Life in the Minors
Players get an appreciation for Negro Leagues
Making our way off the team bus at Road Ranger Stadium before our game against the Rockford Riverhawks yesterday afternoon was interesting. On most days, we just stroll into our clubhouse, change into our gear for batting practice and go about our daily routine.
Yesterday was a little different. Upon making our way to the visitor's clubhouse door, we were informed that we would be playing the game in throwback Negro League uniforms. It's a common practice in independent minor league baseball. The Negro League Hall of Fame mails out replica home-and-away uniforms to teams wanting to honor the league's rich tradition.
When we walked into the clubhouse, the road uniforms of several different Negro League teams were laid out on the floor for us to pick from. There was a mix of teams to choose from, including the Atlanta Black Crackers, Indianapolis Clowns, Birmingham Black Barons, Cleveland Buckeyes and Elite Giants.
Rockford's squad wore the home uniforms of the Homestead Grays, Kansas City Monarchs, Cuban Elite Giants, and New York Black Yankees, among others.
It was real nice to see our guys getting excited about putting on the uniforms of teams which had some of the greatest players in the history of the game, many of whom were never allowed to play in the Major Leagues.
According to the Negro League Baseball Players Association Web site, the first league -- the Negro National League -- began in 1920, when Rube Foster established a league at the YMCA in Kansas City, Mo. Over the next 40 years, several other professional leagues formed, including the Eastern Colored League and the Negro American League, as greats such as Satchel Paige, Josh Gibson, Cool Papa Bell, and Buck O'Neil turned themselves into legends of the diamond. Paige, Gibson, and Bell have been inducted into the Baseball Hall of Fame in Cooperstown, N.Y., while O'Neil will be honored with a Lifetime Achievement Award by the Hall at the 2008 induction ceremony today.
For us with the Evansville Otters, we have our own special connection to the great Negro Leagues, although I'm sure not many of our players are even aware of it. Each day we spend at home in historic Bosse Field, we are in the presence of a great resource for baseball.
As we go about our business at the ballpark, doing early work, taking batting practice each day, and changing in and out of our gear throughout the day, it is easy to take one of the most vital people in any organization, the club house manager. The clubbie serves many functions for the team, including doing laundry, handling our equipment and uniform inventory, cleaning both the coaches and players clubhouses, making sure our guys get fed each day before and after games, managing the bat boys, and just about every other item of interest that needs to get taken care of each day.
Our clubbie, Sammie Hartsfield, is one of the best. Working at a pace suited for a 30-year-old, Sammie is in perpetual motion every day. Each day Sammie just goes about his business, never saying much, and just staying out of the way. All Sammie ever talks about is his wife, his grandkids, food, and baseball. But getting to interact with Sammie each day, I've learned to appreciate his honesty and humility, and he's a good, good man.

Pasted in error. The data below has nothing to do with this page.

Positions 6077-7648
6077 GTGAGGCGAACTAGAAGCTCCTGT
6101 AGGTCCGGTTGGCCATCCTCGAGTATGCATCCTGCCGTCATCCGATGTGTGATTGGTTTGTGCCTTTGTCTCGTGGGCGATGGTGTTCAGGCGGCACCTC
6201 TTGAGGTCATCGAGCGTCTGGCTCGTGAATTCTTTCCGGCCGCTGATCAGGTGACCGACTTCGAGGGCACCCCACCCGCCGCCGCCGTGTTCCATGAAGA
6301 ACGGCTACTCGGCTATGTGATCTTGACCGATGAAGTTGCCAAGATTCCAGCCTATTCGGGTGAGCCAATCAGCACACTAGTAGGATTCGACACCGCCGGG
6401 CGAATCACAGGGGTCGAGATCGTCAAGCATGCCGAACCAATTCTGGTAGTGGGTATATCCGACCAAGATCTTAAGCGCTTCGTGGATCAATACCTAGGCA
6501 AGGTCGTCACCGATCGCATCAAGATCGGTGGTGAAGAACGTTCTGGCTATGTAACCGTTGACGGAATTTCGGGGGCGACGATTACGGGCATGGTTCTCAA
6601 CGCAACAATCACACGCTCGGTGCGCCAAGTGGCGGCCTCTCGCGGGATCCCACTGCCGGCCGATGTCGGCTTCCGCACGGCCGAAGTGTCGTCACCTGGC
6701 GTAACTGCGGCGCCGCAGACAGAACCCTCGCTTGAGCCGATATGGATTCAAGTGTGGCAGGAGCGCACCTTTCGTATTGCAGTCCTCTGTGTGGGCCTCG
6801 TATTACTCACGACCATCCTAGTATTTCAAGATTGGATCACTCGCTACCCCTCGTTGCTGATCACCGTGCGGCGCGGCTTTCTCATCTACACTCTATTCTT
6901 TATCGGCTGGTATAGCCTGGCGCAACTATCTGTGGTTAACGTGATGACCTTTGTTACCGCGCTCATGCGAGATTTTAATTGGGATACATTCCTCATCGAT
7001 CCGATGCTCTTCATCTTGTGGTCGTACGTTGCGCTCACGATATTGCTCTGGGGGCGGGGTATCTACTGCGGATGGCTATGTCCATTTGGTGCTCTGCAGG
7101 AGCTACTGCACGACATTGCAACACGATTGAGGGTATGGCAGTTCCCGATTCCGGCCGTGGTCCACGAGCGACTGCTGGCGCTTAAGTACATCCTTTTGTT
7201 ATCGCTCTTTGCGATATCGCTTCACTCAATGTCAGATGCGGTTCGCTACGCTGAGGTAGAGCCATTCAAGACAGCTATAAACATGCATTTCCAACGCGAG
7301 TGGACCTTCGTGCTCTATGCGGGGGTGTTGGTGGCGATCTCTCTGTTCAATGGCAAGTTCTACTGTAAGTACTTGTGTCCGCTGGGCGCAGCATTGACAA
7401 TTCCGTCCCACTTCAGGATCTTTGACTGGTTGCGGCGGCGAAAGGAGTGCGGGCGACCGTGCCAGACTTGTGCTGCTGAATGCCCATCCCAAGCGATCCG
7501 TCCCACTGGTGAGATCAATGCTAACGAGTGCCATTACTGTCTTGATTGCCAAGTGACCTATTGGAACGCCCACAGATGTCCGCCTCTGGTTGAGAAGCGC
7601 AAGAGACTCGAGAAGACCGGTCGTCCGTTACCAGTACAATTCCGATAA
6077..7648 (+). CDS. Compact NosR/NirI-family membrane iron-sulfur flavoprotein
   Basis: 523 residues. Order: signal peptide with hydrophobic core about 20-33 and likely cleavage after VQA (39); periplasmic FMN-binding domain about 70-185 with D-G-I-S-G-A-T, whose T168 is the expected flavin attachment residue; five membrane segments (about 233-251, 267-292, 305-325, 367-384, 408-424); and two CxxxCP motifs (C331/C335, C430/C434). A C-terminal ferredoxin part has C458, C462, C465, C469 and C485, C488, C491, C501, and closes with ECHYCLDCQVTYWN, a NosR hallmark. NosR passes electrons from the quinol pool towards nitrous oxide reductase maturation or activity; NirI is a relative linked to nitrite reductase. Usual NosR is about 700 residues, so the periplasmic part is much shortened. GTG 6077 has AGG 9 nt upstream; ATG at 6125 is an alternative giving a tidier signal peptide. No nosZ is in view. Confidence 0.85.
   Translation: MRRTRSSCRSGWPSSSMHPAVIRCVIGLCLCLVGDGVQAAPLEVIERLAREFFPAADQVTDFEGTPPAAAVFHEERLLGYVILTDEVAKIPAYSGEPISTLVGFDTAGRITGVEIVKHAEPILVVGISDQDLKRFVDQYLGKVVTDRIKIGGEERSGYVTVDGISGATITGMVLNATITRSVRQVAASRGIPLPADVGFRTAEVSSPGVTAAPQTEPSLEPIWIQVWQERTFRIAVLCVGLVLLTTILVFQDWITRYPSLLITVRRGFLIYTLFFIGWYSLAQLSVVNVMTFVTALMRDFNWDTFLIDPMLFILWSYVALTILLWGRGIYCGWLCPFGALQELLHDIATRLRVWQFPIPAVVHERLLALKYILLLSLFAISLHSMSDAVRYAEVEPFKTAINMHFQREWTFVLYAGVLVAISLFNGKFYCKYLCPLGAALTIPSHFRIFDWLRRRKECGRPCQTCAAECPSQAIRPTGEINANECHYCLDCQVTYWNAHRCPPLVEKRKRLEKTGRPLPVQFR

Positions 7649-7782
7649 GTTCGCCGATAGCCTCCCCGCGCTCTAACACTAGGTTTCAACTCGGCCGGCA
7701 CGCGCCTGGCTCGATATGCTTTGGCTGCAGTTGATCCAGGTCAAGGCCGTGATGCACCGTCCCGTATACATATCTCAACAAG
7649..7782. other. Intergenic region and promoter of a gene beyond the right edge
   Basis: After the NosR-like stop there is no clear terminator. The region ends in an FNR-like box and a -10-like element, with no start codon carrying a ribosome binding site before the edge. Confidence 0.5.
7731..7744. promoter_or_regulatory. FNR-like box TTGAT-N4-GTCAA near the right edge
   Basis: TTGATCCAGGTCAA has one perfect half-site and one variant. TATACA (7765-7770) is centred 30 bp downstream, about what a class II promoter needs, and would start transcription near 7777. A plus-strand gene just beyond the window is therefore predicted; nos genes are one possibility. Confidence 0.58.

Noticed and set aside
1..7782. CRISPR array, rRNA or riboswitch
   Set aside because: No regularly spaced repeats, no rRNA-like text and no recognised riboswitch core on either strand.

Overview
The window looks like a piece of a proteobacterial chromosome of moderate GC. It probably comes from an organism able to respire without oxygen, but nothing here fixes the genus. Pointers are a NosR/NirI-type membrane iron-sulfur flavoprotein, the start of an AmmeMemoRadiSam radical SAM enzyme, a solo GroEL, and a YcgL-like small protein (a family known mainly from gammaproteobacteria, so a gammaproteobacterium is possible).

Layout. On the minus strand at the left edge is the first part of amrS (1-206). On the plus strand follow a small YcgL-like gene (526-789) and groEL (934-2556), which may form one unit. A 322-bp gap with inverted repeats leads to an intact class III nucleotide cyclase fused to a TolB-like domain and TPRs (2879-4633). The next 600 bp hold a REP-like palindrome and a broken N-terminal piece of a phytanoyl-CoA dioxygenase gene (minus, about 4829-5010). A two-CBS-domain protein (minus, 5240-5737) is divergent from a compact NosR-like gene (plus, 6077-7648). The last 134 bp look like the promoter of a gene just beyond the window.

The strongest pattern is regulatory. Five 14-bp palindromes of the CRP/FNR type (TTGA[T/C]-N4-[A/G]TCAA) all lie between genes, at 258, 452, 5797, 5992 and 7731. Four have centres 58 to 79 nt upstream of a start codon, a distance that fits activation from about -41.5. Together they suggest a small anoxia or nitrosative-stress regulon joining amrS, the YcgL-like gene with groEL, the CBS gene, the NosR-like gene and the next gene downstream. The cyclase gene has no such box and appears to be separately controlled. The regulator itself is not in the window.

Now retired from his job at the ALCOA factory in Evansville, which he held for 32 years, Sammie spends his time and energy taking care of us and staying involved in the game he loves -- the game he once played so well.
Back in the 1940s, Sammie Hartsfield was an ambidextrous pitcher for the Indianapolis Clowns and Kansas City Monarchs. Turns out, Sammie was actually a natural left-hander growing up as a kid in Kentucky, but had to teach himself to throw right-handed, since all the gloves available in pick-up ball were for right-handed throwers. Sammie learned to throw righty so he would stop getting picked last for the games.
Watching Sammie move around the clubhouse each day, quietly, unassumingly, you would never expect such a wealth of baseball knowledge would be right under our noses. Sammie picks his spots to impart his knowledge. When we were mired in a losing streak midway through the first half, we in the coaches' office were taking the slide very hard after one of our frustrating one-run losses.
Sammie walked into the office, and as he placed our clean batting practice gear into our lockers, simply said, "high time is coming. There was high time, and now it's low time. We'll get there. High time is coming."
Sincere as always, Sammie's words were comforting. And soon, there was high time again, as we won seven of our nine games before the all-star break to pull within two games of the division lead.
Much like so many of the great ballplayers who graced the fields of the country in the Negro Leagues in the early to mid 1900s, Sammie is unassuming and underappreciated.
As we all put on our Negro League uniforms, I was very glad to hear the excitement in our players' voices. After all, the jerseys we had the privilege of putting on, were once worn by great players whose only option was to wear them.